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So I've written a funny little program and I want to show it to some of my friends. My friends, not being programmers, have no idea what to do if I send them the folder containing the necessary classes and files. I want to be able to email them something (or put it on a cd/thumbdrive) that they can then double click and have it run the program. I have absolutely no clue how to make this happen. I'm taking a class and we use linux computers (I use a mac when I'm not in class) and we have to javac the .java files and then java "File name" to make it run. I have friends on Mac's and PC's and I want them to be able to just click the program and have it go....

If it makes a difference the program is written using the object draw library.

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Do you know how to make an executable JAR? –  tjameson Sep 23 '11 at 18:40
    
Here's a post about executable jar introcs.cs.princeton.edu/java/85application/jar/jar.html –  Bala R Sep 23 '11 at 18:41
    
Interesting.... are executable jar files compatible with Mac and Windows? –  CaldwellYSR Sep 23 '11 at 18:43
    
@CaldwellYSR, they should be, java is cross platform. –  Xaisoft Sep 23 '11 at 18:44
    
@CaldwellYSR: They are compatible with any system that has the appropriate JVM installed (i.e. if you compiled your app under Java 6 then they would need the Java 6 JVM). –  Cory Sep 23 '11 at 18:44

3 Answers 3

up vote 2 down vote accepted

Use the jar command to build an executable jar file. It's basically a ZIP file with certain guarantees.

Within the jar file you will need (it's a reqirement) a /META-INF directory with a file in it called the manifest (/META-INF/MANIFEST.MF). It describes the "manifest" of the jar file, which is in some ways modeled off a shipping manifest.

Inside the MANIFEST.MF file, you need the directive

Main-Class: org.mystuff.path.Main

Which should direct the JVM to run the org.mystuff.path.Main class when the jar file is "exectued" via the command

java -jar myproject.jar

Note that JAR files tend to handle classpaths differently, in the sense that they ignore the CLASSPATH environmental variable, and the -classpath command line options. You need to add a classpath directive within the MANIFEST.MF file if you need to reference other JAR files. Use the manifest link above to see the details concerning embedding a classpath.

Depending on the simplicity of the "project", a single JAR file might be enough to ship to them; however, if you need more than that, you might find yourself having to ship a few files in a few directories. In that case, put the files (including the JAR file) and directories in a second zip file. While you could select from a number of different ways to "package" the items, I recommend

(layout inside the zip file)
/Readme.txt (a text file describing what to do for new comers)
/License.txt (a text file describing how liberal / restrictive you wish to be concerning your authorship rights.
(the license sounds like overkill, but without it nobody can prove they're not breaking the law)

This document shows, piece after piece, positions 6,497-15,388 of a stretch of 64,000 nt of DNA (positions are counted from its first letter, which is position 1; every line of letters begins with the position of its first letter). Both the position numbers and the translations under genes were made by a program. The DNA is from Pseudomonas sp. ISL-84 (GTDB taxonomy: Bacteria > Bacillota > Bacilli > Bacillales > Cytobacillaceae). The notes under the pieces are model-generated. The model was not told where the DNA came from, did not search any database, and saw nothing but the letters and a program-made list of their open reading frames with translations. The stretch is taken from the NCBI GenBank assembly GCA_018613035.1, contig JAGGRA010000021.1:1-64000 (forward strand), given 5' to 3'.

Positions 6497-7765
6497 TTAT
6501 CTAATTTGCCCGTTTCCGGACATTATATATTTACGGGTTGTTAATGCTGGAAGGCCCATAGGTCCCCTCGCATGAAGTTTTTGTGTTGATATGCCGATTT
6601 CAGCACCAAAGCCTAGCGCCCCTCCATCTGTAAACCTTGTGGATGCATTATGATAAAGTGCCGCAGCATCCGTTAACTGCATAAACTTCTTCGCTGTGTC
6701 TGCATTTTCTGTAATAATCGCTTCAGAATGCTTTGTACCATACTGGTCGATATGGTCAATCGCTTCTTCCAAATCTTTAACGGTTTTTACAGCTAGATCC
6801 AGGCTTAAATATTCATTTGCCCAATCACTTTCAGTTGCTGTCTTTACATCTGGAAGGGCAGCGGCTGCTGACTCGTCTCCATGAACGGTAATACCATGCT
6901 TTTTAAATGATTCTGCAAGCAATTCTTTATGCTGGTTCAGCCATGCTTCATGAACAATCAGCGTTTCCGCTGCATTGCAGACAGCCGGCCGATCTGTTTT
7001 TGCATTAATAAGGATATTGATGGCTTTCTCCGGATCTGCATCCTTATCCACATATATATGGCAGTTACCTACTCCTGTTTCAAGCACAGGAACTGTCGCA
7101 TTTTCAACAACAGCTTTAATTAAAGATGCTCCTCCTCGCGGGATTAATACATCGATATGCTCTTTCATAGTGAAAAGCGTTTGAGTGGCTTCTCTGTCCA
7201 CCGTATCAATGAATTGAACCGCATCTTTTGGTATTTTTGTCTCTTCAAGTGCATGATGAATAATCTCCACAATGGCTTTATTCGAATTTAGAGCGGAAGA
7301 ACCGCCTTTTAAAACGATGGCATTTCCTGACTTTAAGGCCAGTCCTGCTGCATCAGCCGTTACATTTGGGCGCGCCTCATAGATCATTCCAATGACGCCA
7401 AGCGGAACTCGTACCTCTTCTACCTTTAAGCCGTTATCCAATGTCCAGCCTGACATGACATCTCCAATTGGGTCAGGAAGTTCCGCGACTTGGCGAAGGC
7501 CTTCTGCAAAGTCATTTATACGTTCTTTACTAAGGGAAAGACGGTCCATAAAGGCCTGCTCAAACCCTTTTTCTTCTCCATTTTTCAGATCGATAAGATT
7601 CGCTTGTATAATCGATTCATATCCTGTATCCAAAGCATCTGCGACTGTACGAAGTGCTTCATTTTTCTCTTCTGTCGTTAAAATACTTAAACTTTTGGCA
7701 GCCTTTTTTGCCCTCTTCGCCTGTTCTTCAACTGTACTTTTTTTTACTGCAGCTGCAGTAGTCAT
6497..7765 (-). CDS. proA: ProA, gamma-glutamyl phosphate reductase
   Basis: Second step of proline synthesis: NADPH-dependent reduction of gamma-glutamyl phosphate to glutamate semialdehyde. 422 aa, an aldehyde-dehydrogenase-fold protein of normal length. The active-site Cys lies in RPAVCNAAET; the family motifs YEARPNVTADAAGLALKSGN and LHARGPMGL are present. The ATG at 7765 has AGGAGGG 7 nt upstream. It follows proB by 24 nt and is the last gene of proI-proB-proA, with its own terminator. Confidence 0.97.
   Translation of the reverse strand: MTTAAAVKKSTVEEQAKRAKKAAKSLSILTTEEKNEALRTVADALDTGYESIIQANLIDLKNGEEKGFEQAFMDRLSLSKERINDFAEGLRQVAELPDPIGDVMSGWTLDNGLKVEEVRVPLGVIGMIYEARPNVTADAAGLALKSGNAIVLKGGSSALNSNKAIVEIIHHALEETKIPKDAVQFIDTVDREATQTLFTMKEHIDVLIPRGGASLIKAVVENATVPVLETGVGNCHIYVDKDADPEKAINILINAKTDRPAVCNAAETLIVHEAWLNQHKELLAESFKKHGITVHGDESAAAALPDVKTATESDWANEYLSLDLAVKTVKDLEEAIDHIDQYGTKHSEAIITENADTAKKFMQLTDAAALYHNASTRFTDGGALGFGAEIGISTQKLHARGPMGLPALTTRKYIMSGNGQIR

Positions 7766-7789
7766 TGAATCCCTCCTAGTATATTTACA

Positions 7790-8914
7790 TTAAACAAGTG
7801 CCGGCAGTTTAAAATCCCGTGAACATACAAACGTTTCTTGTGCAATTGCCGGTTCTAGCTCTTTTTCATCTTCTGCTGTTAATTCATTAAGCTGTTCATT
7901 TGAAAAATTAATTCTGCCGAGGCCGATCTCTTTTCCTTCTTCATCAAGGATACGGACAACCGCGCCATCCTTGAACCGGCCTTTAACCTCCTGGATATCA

/bin/myprogram.sh (shell script containing "java -jar ../lib/myprogram.jar")
/bin/myprogram.cmd (Windows batch file containing "java -jar ..\lib\myprogram.jar")
/lib/myprogram.jar (the executable jar file containing your compiled code)
/lib/otherjar.jar (other jar files, as necessary)

With such a zip-file structure, the installation instructions then become "unzip the zip file; change directory to "bin" and run "myprogram.whatever".

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You need to tell us which IDE you are using, but just compile it into an executable jar, they work on all systems that have the java version you compile them again (so multiplatform)

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Not using an IDE I'm using the command prompt to write, compile, and run the files. –  CaldwellYSR Sep 23 '11 at 18:48
    
Use an IDE, it will help you. Eclipse, Netbeans or IntelliJ. –  KarlP Sep 23 '11 at 18:58

I would say use an applet then there is no need for any commands to run. Here is what you can do

  1. If you have multiple classes then create a executable jar, If don't want to create jar move all your code into one class
  2. Then create a class that extends Applet, You can load your program from this applet class or even better move every thing to the applet class (not the best design, but makes your life easier in this case)
  3. Then create a html file some thing like this, This html has script that will direct what to do to view the program

     <script>
      var jEnabled = navigator.javaEnabled();
      if (!jEnabled){
    
               document.write("<a href=\"http://www.java.com/en/download/help/enable_browser.xml\">Enable Java</a> on your  browser to view me ");
      }
     </script>
    
     <br><br>
     <applet code="AppletLauncher.class" width=100 height=140/>
    
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My problem is I'm already extending WindowController because it's written using the ObjectDraw library. I've made an executable jar but it doesn't work and I think that's because of ObjectDraw. I guess I'll just have to wait until next semester when we get out of using ObjectDraw. –  CaldwellYSR Sep 23 '11 at 20:28
    
Ah I did not the see the comment about ObjectDraw, Have a look at Java Web Start, It is little elaborate but would be a good tool to learn download.oracle.com/javase/6/docs/technotes/guides/javaws –  Prasanna Talakanti Sep 25 '11 at 3:29

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